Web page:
This demonstrates that choice of ways of doing things doesn't have to come at the expense of usability. If an additional method can be added without making the other available methods any less effective and easy to use then there is no good reason not to, from the user experience perspective.

This also stands true in the example of "+" and "-" emblems on files and folders in KDE4 which allow selecting and deselecting them without holding ctrl or drawing a selection rectangle. This too actually adds another way of selecting files and folders without disrupting an existing one, thus serving people of both preferences at the same time. Furthermore, this particular feature actually aids usability, especially if the desktop is configured to use a convenient single-click launch for files and folders where single click to select would also launch the file or folder. "+" and "-" emblems get around that problem.


Select emblem on hover

There are other examples that illustrate the principle of offering flexibility without impairing ease of use. But perhaps most important ones involve the reinvention of primary desktop workspace elements as plasma widgets. This almost turns KDE4 users into designers of their own perfect desktop, should they want to be that. Everything is exchangeable and mobile. You don't need to have a typical bottom or top panel. You can mix and mash desktop elements in any way you like them. You can even have multiple arrangements at the same time by taking advantage of desktop activities.

Is this extra amount of choice really impairing the usability of those who may want to simply stick to the familiar defaults? No, because by making all workspace elements into a widget they have all been put on the same fundamental level where each can be manipulated in the same basic ways.

It's not like you have to go into some sort of an editor or a configuration dialog with a slew of options presented via textual descriptions you don't necessarily understand in order to completely transform your desktop (which actually reminds me of Compiz settings manager and even worse, gconf). Instead you literally take the elements by their handles and move them around. You manipulate them almost in the same manner you would arrange items on your real life desktop. And if you need finer tweaks you can open the relevant settings dialog right from what you're editing.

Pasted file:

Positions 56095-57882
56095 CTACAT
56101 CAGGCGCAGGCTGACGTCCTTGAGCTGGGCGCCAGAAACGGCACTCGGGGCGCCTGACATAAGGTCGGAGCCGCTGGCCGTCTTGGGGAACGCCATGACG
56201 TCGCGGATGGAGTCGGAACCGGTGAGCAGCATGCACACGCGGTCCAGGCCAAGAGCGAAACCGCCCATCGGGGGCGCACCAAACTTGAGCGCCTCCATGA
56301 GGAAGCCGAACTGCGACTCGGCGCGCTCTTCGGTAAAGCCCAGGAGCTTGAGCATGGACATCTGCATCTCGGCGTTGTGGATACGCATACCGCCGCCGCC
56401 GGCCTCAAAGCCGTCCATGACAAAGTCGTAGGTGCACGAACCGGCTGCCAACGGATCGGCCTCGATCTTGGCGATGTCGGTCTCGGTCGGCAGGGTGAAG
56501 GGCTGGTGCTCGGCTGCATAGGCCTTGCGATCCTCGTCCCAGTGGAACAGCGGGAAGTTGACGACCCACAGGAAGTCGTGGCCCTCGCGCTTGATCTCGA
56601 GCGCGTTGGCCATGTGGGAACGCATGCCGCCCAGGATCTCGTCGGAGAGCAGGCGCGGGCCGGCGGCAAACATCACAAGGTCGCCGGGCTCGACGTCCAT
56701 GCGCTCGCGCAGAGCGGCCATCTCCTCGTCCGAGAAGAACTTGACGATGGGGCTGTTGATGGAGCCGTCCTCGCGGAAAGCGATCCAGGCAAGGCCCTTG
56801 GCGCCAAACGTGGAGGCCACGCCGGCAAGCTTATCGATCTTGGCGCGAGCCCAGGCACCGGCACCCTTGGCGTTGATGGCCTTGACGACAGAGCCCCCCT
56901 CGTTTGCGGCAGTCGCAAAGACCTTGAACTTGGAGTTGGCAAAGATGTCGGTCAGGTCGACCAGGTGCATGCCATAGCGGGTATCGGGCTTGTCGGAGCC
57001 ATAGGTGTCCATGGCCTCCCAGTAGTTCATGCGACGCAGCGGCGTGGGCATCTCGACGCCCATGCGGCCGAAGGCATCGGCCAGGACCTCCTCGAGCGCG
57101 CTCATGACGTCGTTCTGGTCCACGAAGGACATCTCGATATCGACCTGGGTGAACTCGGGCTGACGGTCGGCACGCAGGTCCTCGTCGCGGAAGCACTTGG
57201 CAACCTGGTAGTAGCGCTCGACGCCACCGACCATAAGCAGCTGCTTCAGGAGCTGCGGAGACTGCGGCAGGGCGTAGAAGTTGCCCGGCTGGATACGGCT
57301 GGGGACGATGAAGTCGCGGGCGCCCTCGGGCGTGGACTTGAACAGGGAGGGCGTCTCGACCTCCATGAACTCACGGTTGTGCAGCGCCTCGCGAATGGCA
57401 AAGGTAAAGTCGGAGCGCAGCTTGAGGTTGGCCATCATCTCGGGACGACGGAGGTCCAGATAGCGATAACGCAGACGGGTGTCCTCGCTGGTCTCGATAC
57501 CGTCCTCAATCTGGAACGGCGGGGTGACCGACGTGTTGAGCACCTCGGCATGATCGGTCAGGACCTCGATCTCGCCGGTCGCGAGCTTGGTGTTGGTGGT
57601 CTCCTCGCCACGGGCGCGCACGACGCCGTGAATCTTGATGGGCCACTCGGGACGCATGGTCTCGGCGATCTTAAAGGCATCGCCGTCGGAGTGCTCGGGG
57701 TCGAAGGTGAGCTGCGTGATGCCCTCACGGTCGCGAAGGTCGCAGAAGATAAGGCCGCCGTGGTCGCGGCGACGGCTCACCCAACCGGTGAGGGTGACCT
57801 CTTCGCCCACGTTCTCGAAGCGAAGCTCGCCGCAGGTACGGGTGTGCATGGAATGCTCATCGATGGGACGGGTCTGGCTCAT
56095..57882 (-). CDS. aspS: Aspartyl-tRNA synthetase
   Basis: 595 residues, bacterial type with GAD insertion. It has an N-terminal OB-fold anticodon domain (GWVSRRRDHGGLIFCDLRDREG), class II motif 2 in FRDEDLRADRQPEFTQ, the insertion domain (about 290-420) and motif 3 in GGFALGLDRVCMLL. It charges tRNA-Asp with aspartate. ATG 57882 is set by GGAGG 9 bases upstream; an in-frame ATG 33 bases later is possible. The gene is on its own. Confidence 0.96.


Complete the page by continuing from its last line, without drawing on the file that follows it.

This is why I am beginning to appreciate the persistence of the KDE project at giving users great power and flexibility. I no longer believe that having lots of choice necessarily means a harder to use desktop. I think KDE 4 is well on its way to proving that point. In a sense it seems to show that good usability isn't necessarily about creating an interface that is "perfect" and "usable" for everyone with a single set of options and a single "mindset", but rather about providing a desktop that can do nearly everything anyone wants it to do, but do it only IF the user actually chooses so without impairing the experience of those who don't make that choice.

In other words, the desktop morphs to the subjective preferences and personality of its user rather than trying to assume what most users want. If usability is to some extent in the eyes of the beholder, as I think it is, then such a desktop adapts to that reality and becomes a perfectly usable desktop not by the definition of a particular group of experts, but by the definition of the user standing in front of it.

If that's the vision behind KDE 4, as it seems to be, then I think the potential is limitless. Of course, literal achievement of such a potential may be an unreachable ideal, at least with current technologies, but KDE 4 is making significant steps forward in that direction. Just proving that choice is not necessarily an usability problem is a big accomplishment in itself.

ABOUT THE AUTHOR:

Daniel Memenode is an alias of a web publisher, designer and main content producer behind a FOSS community site Nuxified.org and other sites such as Libervis.com and DoublePlusHuman.com, projects which are typically made to promote a particular set of good ideas, from Free Software and responsible use of technology to individual and social evolution (namely, promotion of self improvement and voluntaryism).

Comments

This is a great article, thanks Daniel for the submission.

I'd just like to preemptively point out that the initial link is to a KDE vs. Gnome style article, which while not that controversial, is a topic that the KDE team wants to be clear about. KDE an Gnome are both exciting open source projects with our own design goals in mind. We live in the shadow of much larger competitors, who have over 95% of the desktop computing market share, and regardless of whether converts choose KDE or Gnome, we're happy, as it grows the open source desktop community. (Or LXDE, Xfce, E17...)